Saturday, October 18, 2014

More Fall Blooms, Fragrance, Fruit October 17, 2014

More fall Blooms, fall fragrance, even some fall fruit.

Today I am linking with-

Today's Flowers hosted by Denise

Saturday's Critters hosted by Eileen

I Heart Macro hosted by Laura

Macro Monday 2 hosted by Gemma and Mystical Magical Teacher

There is one plant in my yard with a wonderful wafting fragrance in the fall, the evergreen shrub Elaeagnus x ebbingei 'Variegata'.   It has tiny white flowers, a good indicator of their wonderful fragrance-

And neat variegated leaves that look good in flower arrangements-

It is also known as a Silverberry, because the underside of the leaf is silvery, and can have an edible small berry in a milder climate than mine -

A stink bug posed on my deck- **after posting I just looked this bug up and it turns out it is a foreign invader from Asia, the Brown Marmorated Stink Bug, that is particularly bad for eating fruits.   I should have smashed it.  They look for crevices to overwinter so I will have to watch for them.

A stalwart bloomer is this Dahlia, it has been blooming for three years without being dug in the winter.  Perhaps being on the east side of the house affords it some protection from cold frosts.

The Coreopsis 'Sunburst' keeps blooming a little.  

I was weeding and discovered a tall lonely remnant of a Fuchsia 'David' I thought was long gone.

The leaves of Dioscorea batatas make hearts, like many vines.

Hardy Geranium 'Rozanne' doesn't know when to quit.

Geranium oxonianum has a couple of late blooms.

The heather Daboecia cantabrica 'Atropurpurea' with flowers like little purple balloons is making quite a splash of color on my ramp-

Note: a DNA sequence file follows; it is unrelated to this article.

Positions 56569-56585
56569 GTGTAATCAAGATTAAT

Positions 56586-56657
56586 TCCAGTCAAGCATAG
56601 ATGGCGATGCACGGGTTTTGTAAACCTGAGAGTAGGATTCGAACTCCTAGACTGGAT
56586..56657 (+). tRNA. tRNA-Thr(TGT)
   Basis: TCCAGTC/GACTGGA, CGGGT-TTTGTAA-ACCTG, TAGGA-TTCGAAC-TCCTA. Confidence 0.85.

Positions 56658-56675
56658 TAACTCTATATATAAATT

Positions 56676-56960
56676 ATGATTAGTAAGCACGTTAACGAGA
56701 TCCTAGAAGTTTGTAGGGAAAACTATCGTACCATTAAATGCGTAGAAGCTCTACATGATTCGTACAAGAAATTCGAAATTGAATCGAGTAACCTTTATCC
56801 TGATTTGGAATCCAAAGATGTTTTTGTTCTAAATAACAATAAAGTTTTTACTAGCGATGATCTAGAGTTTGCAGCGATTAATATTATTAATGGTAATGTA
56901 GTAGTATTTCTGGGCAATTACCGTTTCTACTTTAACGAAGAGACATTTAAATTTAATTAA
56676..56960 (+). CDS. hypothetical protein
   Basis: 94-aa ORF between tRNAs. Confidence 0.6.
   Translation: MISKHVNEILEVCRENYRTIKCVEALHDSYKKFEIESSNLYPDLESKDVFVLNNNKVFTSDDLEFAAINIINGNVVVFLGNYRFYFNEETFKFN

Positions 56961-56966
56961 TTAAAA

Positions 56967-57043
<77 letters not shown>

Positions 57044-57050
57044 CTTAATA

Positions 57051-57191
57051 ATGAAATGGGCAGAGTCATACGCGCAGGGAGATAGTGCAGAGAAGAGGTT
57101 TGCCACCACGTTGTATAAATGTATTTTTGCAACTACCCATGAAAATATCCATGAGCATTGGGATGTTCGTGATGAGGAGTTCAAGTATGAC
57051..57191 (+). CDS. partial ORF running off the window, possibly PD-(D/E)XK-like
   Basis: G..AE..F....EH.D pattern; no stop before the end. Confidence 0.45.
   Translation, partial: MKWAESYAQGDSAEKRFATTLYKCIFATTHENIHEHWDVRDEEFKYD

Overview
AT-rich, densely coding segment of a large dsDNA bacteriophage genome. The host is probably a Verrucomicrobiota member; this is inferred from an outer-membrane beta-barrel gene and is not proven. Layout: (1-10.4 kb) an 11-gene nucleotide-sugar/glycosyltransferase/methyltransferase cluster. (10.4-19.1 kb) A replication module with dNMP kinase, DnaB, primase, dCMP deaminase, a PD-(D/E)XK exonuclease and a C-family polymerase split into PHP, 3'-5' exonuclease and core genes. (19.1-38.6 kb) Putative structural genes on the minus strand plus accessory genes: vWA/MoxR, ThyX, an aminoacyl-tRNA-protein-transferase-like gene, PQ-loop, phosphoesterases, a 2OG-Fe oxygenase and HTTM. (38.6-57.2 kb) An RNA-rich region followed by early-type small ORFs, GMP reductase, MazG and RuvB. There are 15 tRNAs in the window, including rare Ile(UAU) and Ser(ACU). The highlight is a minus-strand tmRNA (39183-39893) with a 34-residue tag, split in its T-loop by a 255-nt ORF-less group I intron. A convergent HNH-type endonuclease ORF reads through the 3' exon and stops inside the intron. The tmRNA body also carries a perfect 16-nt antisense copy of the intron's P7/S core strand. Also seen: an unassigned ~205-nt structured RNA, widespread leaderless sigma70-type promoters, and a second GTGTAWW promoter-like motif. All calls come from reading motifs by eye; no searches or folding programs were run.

The hardy Kiwi's, Actinidia arguta 'Ananasnaya' are finally getting soft,

A few photos of the October 8 Eclipse of the moon, taken between 1 to 4 am.  After this point the moon was obscured by trees as viewed from my house.

The Eclipse was difficult to photograph since the moon was moving and it was hard to find a vantage point for my camera on a tripod on different parts of my deck, looking between various trees.    This eclipse is part of a Tetrad of lunar eclipses happening in 2014 and 2015 both years on the Jewish feasts of Passover and Sukkot.   Lunar Eclipse Tetrads occuring on Jewish feasts are very rare and coincide with significant prophetic events concerning the nation of Israel, and indeed the world.   Lots of information is available on the internet about this topic.

I'm sure there are better photos out there on the web, but I hope you enjoy mine, especially if you didn't get to see it yourself.     -Hannah

©Weeding on the Wild Side, all rights reserved.   I enjoy visiting your blog and commenting but I can't if Google+ is the only option, so I will comment here.

Friday, October 10, 2014

Some Fall Blooms and Veggies, October 11, 2014